The Biscuit
    It was his looking at another man’s horse that would change Smith’s fate. Legendary horseman “Sunny” Jim Fitzsimmons had Seabiscuit for the Phipps’ family’s Wheatley Stable, among the most potent racing stables in the country. The Hall of Fame trainer, however, was not able to elicit very much run out of the diminutive colt. It wasn’t that he overlooked him, it was just that Fitzsimmons had a stable deep in talent and numbers, and Seabiscuit had not performed among the top tier. Seabiscuit started an astounding 35 times as a two-year-old, winning five times while mostly racing in claiming company. As a three-year-old, Fitzsimmons used him as a workmate for Belair Stable’s champion and 1935 Triple Crown winner Omaha.
    In August of 1936, Howard and Smith had gone east to Saratoga “to buy a good, ready-made horse.” Smith convinced Howard to buy Seabiscuit for $7,500.
    Smith later would relate to B. K. Beckwith, in a story that appeared in his “Recollections” column in the October 1957 Thoroughbred of California, “He looked down his nose at me, like he was saying ‘Who the devil are you?’ I stared right back at him, I liked his looks. Reminded me of some darn handy cowponies I’d owned. He was on his way to the post in a three-quarter [six furlong] race. No, I didn’t know his name. Checked on my program for that – Seabiscuit, three-year-old, good breeding. Mr. Howard and I were looking for that kind, if they could show us anything. He showed me quite a lot. Acted up a bit at the gate, broke slowly, began to move up on the far turn and coming home he ran over horses. Won going away in 1:11 4/5. When he came back to the stands, I nodded at him. Dammed if the little rascal didn’t nod back at me kinda like he was paying me an honor to notice me. ‘I’ll see you again,’ I said.” At Saratoga the two met again and one of the most telling stories out of the Great Depression era began.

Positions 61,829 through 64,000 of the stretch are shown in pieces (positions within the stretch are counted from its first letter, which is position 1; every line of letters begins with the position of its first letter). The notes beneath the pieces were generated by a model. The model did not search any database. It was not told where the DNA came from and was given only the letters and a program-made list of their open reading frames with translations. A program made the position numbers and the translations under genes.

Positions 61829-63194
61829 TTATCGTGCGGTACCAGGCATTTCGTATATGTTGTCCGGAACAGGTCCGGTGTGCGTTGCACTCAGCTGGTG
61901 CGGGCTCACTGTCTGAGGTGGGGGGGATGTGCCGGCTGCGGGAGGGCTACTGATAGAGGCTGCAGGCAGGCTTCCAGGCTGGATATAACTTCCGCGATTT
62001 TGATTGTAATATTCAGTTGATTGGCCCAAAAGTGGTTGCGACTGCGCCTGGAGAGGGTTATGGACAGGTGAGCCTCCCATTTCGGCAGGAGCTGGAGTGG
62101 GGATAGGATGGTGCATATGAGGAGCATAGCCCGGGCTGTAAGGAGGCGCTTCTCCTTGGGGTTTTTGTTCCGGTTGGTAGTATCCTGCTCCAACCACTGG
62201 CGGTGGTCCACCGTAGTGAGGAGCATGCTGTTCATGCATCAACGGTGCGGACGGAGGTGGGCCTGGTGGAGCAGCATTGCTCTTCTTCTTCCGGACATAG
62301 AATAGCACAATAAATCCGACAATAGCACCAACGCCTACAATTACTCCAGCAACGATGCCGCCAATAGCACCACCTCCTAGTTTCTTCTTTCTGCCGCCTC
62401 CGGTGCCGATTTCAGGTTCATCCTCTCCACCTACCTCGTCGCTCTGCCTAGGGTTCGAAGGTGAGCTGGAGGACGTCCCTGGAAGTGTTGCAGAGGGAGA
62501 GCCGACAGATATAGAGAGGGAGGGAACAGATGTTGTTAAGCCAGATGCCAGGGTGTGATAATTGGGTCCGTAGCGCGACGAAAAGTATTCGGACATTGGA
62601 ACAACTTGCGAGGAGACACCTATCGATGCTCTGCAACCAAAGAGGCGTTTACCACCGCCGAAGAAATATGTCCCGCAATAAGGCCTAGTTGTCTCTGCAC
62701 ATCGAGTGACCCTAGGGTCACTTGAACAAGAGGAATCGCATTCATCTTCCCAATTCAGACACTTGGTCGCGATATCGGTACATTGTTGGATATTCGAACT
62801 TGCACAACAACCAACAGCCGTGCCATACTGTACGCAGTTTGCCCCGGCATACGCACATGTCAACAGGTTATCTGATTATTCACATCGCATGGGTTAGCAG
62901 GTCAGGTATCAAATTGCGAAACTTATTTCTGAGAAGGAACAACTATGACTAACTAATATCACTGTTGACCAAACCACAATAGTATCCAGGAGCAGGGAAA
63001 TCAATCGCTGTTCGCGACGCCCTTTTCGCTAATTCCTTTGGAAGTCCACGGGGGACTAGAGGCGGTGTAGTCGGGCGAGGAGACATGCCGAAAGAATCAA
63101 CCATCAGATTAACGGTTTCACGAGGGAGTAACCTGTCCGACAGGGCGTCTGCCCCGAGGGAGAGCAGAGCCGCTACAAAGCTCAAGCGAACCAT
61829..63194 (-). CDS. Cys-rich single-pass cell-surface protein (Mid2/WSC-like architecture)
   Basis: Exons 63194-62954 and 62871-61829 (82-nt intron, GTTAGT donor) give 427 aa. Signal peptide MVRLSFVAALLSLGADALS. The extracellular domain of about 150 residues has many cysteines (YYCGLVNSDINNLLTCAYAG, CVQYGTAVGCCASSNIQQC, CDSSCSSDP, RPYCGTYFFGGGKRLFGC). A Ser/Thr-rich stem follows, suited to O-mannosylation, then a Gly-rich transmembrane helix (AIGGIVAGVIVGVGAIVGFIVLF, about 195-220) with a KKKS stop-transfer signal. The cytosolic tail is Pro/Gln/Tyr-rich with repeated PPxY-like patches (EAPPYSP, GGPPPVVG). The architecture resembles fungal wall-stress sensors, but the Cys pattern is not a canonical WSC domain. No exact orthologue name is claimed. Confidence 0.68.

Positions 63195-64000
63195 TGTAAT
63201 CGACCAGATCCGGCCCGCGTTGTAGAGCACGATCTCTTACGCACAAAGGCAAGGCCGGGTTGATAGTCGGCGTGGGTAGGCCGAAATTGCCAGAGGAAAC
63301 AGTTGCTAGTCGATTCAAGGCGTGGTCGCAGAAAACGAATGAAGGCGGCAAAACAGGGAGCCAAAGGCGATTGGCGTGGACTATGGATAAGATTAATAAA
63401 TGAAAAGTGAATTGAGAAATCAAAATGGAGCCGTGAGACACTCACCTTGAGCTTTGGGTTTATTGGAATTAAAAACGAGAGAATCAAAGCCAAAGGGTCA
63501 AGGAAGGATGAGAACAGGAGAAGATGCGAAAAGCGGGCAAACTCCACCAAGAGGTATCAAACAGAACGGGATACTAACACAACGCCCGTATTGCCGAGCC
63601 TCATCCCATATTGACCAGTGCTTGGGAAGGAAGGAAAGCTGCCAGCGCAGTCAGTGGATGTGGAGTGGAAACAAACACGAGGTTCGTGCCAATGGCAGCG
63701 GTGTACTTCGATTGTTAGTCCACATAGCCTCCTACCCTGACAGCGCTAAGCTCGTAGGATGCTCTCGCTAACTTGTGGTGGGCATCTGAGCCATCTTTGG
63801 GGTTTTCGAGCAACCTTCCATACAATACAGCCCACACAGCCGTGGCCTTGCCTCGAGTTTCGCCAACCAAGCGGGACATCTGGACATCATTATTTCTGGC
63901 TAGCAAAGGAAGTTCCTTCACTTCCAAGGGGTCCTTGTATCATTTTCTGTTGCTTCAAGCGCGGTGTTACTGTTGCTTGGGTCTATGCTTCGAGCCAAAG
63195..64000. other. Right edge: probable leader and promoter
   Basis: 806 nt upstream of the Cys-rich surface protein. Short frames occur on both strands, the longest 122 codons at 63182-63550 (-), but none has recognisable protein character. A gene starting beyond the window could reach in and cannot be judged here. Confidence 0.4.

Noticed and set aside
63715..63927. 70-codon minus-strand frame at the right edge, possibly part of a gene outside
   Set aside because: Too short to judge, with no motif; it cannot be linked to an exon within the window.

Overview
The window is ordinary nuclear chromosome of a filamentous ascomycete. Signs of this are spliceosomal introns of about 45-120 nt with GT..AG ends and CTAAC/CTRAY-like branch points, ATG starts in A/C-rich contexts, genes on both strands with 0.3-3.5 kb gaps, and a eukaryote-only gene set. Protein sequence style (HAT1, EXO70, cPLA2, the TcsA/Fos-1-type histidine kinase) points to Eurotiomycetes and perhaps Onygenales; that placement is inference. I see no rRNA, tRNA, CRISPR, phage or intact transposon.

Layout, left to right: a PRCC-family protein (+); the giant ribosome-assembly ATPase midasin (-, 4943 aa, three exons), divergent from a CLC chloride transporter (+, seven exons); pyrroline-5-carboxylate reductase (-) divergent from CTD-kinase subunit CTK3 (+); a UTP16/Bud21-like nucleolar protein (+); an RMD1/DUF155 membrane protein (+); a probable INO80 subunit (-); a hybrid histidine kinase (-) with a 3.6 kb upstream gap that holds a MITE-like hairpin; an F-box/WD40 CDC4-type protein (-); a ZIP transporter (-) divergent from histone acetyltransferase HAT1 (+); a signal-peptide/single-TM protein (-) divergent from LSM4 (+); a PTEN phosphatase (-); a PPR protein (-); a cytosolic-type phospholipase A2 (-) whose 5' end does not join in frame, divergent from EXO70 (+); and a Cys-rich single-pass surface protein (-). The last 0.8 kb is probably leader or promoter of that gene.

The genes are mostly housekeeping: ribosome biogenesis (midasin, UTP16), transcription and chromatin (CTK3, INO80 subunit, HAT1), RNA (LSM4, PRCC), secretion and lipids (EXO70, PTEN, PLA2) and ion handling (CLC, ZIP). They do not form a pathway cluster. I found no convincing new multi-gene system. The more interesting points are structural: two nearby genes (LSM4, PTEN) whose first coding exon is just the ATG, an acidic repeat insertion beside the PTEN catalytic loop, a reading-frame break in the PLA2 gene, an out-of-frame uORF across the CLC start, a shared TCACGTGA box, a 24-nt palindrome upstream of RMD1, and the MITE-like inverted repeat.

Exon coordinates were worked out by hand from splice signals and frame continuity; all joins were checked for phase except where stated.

The son of Hard Tack—Swing On, by *Whisk Broom II, would subsequently win major races from coast to coast in the red and white colors of the Howard stable, as well as two highly publicized match races.
    Though a match between Seabiscuit and Samuel Riddle’s three-year-old Triple Crown winner War Admiral was much discussed, meetings between the two stars failed to materialize at Belmont and Arlington Parks. Boston’s Suffolk Downs later entered the bidding for the much anticipated match race, but things failed to gel there as well.
    Meanwhile, back in California, Binglin Stables’ (a partnership of crooner and movie star Bing Crosby and Howard’s son Lindsey) imported star *Ligaroti and Seabiscuit met in a two-horse match race on August 12, 1938 at Del Mar in what was to be a controversial close decision. Due to the rough riding of both Noel Richards, aboard *Ligaroti, and George Woolf, astride Seabiscuit, during the nine furlong race, both riders were suspended for the remainder of the meeting. Woolf skillfully subbed most of the year for Seabiscuit’s injured regular rider Red Pollard.
    Also that summer, there had been talk of a $25,000 “special” event to be staged at Longacres to attract Smith and Seabiscuit, but alas, it wasn’t meant to be. Seabiscuit was in fact assigned 142 pounds for the ’38 Longacres Mile, the highest weight to ever be assigned a Mile nominee. But when he didn’t show, Allen Drumheller won his first Mile with Triplane.
    A few months later, in November 1938, the long anticipated East-West rivalry with War Admiral finally came to fruition due to the efforts of the young Alfred Vanderbilt. Though War Admiral was favored for 1 3/16 miles race, dubbed the Pimlico Special, it would be Seabiscuit who led at every call, taking the race by four lengths after a walk up start. Seabiscuit was a come from behind horse, but Smith, knowing that such races are most often won in wire-to-wire fashion, instructed Woolf, to send his charge to the lead in this epic duel.
    The coup de grace for Seabiscuit came in the 1940 Santa Anita Handicap at age seven. The old warrior had been beaten a nose in that race in each of his previous two starts – in 1937 and 1938. In 1939, belayed by injuries, Seabiscuit remained in the barn with an ankle injury while his stablemate *Kayak II won the race by two lengths. In what was to be his final start, Seabiscuit, toting 130 pounds, won the “Big Cap,” two lengths clear of entrymate *Kayak II, pushing his career earnings to $457,730, a world record and an enormous sum of money at the time. Seabiscuit had won nine of his first 47 starts before Smith trained him and he won 24 of 42 starts afterwards. Only seven years later, Seabiscuit died of an apparent heart attack at Howard’s Ridgewood Ranch after an undistinguished stud career.

Beyond the Sea(biscuit)
    Smith trained many other notable runners for Howard, but probably none better than *Kayak II. An Argentine-bred foal of 1935, *Kayak II was also purchased for around $7,000 and he too won the Santa Anita Handicap. In 1939, *Kayak II won eight of 11 starts, including Santa Anita’s famous hundred-grander. In his six stakes victories that year, *Kayak II set new track records five times. Smith was later to state that *Kayak II, who was to be named the nation’s champion older male runner of 1939, was his favorite trainee.